For this reason, over the past eight months Economist Impact, has been exploring the role of sex and gender in brain disease outcomes. We have been building the economic case for greater investment in sex- and gender-inclusive brain research through a programme commissioned by the Women's Brain Project. In March, our findings will be released in a whitepaper. This will focus on the economic manifestation across five brain diseases: Multiple sclerosis, stroke, Parkinson’s disease, Alzheimer’s disease and migraine.
We developed five conceptual frameworks, which convey how greater investments in sex- and gender-specific research would affect national GDP for each of the brain diseases examined. The frameworks define how research-driven improvements in clinical guidelines, drug development and efficacy would change the course of the diseases through better clinical management—reducing disease severity and mortality and ultimately increasing productivity.
The main conclusions of our work identify levers that can shift the needle in neurological disease outcomes for women. These include:
Designing clinical trial recruitment methodologies that encourage broader participation and prioritise representation of those most affected.
Establishing closer relationships between funding and sex- and gender-informed research design and participation.
Raising awareness and sensitising healthcare professionals around sex- and gender-driven differences and presentations in disease, from symptoms through to progression and management.
Recognising the ways in which implicit biases may influence clinical decision making and outcomes.
Increased funding to drive momentum in explorative research to broaden current understandings of sex- and gender-based differences in brain disease research.
Addressing inequalities in clinical research and creating representative solutions will support equitable and more effective service provision, and a better prognosis for brain diseases for all.
 Feigin V. The Evolution of neuroepidemiology: Marking the 40-Year anniversary of publishing studies on epidemiology of neurological disorders. Neuroepidemiology. 2022;56(1):2-3.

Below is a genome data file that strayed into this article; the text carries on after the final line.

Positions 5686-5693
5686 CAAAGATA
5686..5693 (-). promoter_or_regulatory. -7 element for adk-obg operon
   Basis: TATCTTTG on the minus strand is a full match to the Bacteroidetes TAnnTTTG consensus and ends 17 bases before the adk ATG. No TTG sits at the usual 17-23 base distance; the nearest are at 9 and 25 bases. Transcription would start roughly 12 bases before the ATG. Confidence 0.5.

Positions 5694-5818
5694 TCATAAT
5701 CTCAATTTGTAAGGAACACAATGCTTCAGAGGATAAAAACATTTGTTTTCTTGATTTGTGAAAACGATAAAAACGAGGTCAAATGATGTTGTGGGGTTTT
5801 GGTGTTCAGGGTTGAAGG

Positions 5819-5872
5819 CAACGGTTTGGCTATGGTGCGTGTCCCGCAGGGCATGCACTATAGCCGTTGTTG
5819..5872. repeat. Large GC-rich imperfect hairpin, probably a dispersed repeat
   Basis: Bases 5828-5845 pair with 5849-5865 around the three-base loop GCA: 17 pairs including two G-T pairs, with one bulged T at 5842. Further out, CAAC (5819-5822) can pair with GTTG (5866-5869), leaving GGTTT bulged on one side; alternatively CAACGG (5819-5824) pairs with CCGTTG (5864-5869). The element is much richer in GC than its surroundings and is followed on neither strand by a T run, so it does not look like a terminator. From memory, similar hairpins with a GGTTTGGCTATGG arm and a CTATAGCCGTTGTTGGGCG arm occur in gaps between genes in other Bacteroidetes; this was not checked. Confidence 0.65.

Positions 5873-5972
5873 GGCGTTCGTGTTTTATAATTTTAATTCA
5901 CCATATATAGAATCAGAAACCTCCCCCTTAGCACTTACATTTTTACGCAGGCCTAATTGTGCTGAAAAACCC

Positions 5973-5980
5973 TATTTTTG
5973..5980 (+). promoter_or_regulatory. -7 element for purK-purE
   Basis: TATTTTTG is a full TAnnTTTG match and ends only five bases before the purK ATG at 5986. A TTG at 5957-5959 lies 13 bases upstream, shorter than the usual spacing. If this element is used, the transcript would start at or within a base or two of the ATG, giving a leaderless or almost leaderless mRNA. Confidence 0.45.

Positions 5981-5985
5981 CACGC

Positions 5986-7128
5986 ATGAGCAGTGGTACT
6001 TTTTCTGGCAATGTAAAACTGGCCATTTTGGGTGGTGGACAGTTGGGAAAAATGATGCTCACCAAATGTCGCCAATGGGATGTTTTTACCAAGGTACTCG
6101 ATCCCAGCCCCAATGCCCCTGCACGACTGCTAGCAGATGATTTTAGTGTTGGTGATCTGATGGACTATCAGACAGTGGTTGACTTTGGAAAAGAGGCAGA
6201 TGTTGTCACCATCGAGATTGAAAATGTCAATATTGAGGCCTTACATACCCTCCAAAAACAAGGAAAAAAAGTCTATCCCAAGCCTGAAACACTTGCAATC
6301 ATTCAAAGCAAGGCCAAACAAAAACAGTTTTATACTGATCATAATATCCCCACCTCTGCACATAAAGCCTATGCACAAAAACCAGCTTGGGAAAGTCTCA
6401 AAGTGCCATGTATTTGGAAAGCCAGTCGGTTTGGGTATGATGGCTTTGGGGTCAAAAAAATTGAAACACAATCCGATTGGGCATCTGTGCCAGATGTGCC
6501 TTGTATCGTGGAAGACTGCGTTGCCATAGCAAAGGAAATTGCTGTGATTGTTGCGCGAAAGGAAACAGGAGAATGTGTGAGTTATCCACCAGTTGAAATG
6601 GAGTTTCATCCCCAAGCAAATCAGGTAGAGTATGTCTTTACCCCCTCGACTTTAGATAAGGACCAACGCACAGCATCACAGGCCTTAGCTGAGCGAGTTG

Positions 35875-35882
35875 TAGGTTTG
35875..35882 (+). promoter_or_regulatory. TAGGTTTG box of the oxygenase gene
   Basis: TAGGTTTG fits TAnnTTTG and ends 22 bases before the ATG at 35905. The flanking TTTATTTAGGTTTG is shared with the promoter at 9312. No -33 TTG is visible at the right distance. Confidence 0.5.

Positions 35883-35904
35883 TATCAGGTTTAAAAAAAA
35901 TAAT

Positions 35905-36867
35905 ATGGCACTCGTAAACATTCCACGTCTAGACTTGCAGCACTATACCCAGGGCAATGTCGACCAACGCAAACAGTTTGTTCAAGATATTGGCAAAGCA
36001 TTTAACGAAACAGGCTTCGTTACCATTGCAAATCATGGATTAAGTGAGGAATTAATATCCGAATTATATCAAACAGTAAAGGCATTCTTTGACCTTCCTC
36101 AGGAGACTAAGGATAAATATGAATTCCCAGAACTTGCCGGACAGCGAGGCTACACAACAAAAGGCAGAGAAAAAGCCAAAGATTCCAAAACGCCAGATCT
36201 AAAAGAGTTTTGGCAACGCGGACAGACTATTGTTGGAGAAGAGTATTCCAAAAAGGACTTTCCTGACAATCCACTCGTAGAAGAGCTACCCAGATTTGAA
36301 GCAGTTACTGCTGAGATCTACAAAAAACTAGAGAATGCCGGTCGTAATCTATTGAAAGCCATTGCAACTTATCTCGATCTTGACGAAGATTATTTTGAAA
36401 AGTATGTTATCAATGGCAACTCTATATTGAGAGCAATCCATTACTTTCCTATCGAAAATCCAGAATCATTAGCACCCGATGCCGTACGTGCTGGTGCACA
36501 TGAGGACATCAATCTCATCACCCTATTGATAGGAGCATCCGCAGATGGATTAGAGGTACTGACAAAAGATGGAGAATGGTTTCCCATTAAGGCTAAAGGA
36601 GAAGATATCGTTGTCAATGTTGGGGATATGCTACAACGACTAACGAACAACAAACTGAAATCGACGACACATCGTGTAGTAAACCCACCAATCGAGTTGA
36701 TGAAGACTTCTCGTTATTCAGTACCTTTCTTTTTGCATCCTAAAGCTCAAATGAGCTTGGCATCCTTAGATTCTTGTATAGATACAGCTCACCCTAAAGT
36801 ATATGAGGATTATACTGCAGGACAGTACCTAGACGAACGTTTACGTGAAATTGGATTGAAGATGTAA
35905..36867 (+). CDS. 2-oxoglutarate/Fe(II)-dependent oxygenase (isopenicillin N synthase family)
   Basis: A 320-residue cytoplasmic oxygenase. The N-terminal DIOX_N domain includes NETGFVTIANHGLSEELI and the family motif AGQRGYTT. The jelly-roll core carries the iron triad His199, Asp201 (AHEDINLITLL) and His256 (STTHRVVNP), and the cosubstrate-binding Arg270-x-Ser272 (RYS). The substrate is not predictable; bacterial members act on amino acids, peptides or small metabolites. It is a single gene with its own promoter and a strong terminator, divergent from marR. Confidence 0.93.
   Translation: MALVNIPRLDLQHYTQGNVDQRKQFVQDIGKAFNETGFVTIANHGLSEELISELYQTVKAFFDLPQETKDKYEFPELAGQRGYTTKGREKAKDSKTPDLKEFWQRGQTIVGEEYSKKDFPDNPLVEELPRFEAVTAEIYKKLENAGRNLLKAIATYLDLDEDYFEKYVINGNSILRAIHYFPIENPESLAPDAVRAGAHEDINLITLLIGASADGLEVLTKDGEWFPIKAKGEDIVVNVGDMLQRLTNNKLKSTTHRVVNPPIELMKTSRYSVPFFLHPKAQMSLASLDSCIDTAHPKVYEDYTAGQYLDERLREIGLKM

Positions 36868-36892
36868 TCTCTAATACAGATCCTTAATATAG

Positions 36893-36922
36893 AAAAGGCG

Goldstein JM, Langer A and Lesser JA. Sex differences in disorders of the brain and heart - A global crisis of multimorbidity and novel opportunity. JAMA Psychiatry. 2021;78(1):7-8. doi:10.1001/jamapsychiatry.2020.1944
 Yu S. Uncovering the hidden impacts of inequality on mental health: A global study. Transl Psychiatry. 2018;8(1):98. doi:10.1038/s41398-018-0148-0
 Madsen TE, Khoury J, Alwell K et al. Sex-specific stroke incidence over time in the Greater Cincinnati/Northern Kentucky Stroke Study. Neurology. 2017; 89(10):990-996. doi: 10.1212/WNL.0000000000004325
 Smith E, Kawaguchi N, Chapman SB et al. August 2021. Closing the brain health gap: Addressing women’s inequalities. OUPblog. [https://blog.oup.com/2021/08/closing-the-brain-health-gap-addressing-womens-inequalities/]. Accessed March 2023.
 Alzheimer's Association. Alzheimer's disease facts and figures. [https://www.alz.org/alzheimers-dementia/facts-figures]. Accessed March 2023.
 WHAM. April 2021. Investing in women’s Alzheimer’s research yields greater economic returns, study finds. Women’s Health Access Matters; Greenwich, CT. [https://thewhamreport.org/investing-in-womens-alzheimers-research-yields-greater-economic-returns-study-finds/]. Accessed March 2023.
 Goldman B. May 2017. Two minds: The cognitive differences between men and women. Stanford Medicine Magazine: Stanford, CA. [https://stanmed.stanford.edu/how-mens-and-womens-brains-are-different/]. Accessed March 2023
 Hines M. Neuroscience and sex/gender: Looking back and forward. J Neurosci. 2020;40(1):37-43. doi:10.1523/JNEUROSCI.0750-19.2019
 WHAM. The WHAM report. Women’s Health Access Matters; Greenwich, CT. [https://thewhamreport.org/]. Accessed March 2023.